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Individuals who are infected with HIV-1 accumulate damage to cells and tissues (e.g. neurons) that are not directly infected by the virus. These include changes known as HIV-associated neurodegenerative disorder (HAND), leading to the loss of neuronal functions, including synaptic long-term potentiation (LTP). Several mechanisms have been proposed for HAND, including direct effects of viral proteins such as the Tat protein. Searching for the mechanisms involved, we found here that HIV-1 Tat inhibits E2F transcription factor 3 (E2F3), CAMP-responsive element-binding protein (CREB), and brain-derived neurotropic factor (BDNF) by up-regulating the microRNA miR-34a. These changes rendered murine neurons dysfunctional by promoting neurite retraction, and we also demonstrate that E2F3 is a specific target of miR-34a. Interestingly, bioinformatics analysis revealed the presence of an E2F3-binding site within the CREB promoter, which we validated with ChIP and transient transfection assays. Of note, luciferase reporter assays revealed that E2F3 up-regulates CREB expression and that Tat interferes with this up-regulation. Further, we show that miR-34a inhibition or E2F3 overexpression neutralizes Tat's effects and restores normal distribution of the synaptic protein synaptophysin, confirming that Tat alters these factors, leading to neurite retraction inhibition. Our results suggest that E2F3 is a key player in neuronal functions and may represent a good target for preventing the development of HAND. © 2019 Santerre et al.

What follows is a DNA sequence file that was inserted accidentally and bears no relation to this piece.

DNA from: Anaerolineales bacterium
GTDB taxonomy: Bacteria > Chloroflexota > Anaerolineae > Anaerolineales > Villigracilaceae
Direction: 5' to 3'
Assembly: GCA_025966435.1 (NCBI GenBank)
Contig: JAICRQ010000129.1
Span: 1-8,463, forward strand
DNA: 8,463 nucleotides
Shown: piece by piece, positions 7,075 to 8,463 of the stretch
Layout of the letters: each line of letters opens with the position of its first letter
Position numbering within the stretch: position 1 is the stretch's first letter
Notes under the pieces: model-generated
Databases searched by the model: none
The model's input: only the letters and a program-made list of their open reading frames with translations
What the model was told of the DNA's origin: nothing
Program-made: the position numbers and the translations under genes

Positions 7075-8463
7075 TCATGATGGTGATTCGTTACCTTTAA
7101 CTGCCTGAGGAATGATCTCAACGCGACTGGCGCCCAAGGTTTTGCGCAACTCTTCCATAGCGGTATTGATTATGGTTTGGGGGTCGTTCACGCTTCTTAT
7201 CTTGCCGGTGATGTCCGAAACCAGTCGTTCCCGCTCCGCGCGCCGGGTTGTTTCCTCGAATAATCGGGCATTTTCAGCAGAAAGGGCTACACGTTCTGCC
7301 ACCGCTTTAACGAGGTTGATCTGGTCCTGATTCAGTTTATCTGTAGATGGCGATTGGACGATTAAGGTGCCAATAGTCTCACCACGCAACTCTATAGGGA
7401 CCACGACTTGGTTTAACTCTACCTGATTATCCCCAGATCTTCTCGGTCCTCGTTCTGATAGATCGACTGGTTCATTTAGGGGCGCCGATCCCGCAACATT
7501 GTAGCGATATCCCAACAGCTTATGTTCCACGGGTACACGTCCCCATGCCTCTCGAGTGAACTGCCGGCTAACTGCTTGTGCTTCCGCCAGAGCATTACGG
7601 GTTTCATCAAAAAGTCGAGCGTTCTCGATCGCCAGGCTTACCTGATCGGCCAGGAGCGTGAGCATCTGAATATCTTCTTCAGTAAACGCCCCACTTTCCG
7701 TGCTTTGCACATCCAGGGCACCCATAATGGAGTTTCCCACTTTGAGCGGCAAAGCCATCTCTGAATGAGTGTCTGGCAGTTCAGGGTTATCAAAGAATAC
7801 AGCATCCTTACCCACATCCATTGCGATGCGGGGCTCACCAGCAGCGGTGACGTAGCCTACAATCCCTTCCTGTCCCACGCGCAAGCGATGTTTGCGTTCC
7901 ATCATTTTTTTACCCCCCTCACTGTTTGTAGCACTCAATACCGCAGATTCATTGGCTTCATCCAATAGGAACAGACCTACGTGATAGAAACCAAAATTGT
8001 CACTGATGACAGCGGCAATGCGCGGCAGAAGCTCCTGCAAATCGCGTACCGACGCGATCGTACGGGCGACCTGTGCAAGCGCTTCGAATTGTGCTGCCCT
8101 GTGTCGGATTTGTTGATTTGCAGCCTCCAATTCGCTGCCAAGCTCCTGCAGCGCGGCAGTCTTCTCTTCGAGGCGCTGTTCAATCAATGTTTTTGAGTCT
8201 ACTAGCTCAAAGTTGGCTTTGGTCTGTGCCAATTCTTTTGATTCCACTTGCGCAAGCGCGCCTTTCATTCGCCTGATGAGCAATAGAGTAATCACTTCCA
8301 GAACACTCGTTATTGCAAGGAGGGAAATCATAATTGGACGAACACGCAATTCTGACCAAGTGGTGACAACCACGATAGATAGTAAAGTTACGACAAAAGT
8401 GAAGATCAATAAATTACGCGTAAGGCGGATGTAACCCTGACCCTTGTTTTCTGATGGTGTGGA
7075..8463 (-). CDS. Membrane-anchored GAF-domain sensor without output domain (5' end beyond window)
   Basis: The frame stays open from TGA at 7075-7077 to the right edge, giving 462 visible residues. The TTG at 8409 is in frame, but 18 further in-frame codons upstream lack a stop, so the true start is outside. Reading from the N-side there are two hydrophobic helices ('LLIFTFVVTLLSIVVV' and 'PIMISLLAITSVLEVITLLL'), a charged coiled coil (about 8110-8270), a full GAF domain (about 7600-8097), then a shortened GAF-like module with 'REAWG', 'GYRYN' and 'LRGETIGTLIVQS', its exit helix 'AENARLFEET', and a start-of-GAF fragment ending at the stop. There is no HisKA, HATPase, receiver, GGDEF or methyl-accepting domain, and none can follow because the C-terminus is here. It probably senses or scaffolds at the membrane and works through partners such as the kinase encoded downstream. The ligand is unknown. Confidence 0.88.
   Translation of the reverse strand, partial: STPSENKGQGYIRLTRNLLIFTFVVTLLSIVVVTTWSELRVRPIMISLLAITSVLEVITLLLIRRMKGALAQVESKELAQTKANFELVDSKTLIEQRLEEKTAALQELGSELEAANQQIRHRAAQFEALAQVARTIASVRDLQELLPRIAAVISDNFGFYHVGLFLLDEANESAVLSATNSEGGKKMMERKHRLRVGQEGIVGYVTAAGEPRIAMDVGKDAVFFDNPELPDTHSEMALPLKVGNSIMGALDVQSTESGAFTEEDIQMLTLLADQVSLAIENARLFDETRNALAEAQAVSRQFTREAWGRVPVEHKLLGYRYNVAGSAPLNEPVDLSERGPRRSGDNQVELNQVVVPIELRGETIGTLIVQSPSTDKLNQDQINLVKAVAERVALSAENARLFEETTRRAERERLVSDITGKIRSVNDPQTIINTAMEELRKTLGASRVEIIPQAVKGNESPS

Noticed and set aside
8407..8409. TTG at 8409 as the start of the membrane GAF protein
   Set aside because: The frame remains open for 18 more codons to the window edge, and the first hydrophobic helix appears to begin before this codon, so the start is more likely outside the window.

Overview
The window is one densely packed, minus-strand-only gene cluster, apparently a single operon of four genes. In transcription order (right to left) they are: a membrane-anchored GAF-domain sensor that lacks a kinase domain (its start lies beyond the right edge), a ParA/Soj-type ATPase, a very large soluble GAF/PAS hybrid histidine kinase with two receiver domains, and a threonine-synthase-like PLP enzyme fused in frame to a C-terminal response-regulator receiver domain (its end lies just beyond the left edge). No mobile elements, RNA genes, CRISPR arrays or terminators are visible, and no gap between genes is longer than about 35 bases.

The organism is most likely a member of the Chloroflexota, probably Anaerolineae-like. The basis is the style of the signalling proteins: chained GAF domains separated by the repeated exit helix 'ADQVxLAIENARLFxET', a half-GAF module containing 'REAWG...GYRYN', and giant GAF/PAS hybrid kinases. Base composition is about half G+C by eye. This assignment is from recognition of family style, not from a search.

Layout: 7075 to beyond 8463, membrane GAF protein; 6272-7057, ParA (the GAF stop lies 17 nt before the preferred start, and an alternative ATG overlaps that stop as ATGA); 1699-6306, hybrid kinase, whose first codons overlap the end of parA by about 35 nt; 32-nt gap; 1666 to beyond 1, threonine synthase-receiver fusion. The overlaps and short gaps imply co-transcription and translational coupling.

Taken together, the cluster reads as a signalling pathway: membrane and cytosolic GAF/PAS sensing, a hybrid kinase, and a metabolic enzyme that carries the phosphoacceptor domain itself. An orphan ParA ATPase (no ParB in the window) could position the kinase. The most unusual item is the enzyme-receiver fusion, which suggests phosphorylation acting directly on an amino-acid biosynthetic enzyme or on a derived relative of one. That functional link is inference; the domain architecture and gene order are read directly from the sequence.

Maryline Santerre, Asen Bagashev, Laura Gorecki, Kyle Z Lysek, Ying Wang, Jenny Shrestha, Fabiola Del Carpio-Cano, Ruma Mukerjee, Bassel E Sawaya. HIV-1 Tat protein promotes neuronal dysregulation by inhibiting E2F transcription factor 3 (E2F3). The Journal of biological chemistry. 2019 Mar 08;294(10):3618-3633

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PMID: 30591585

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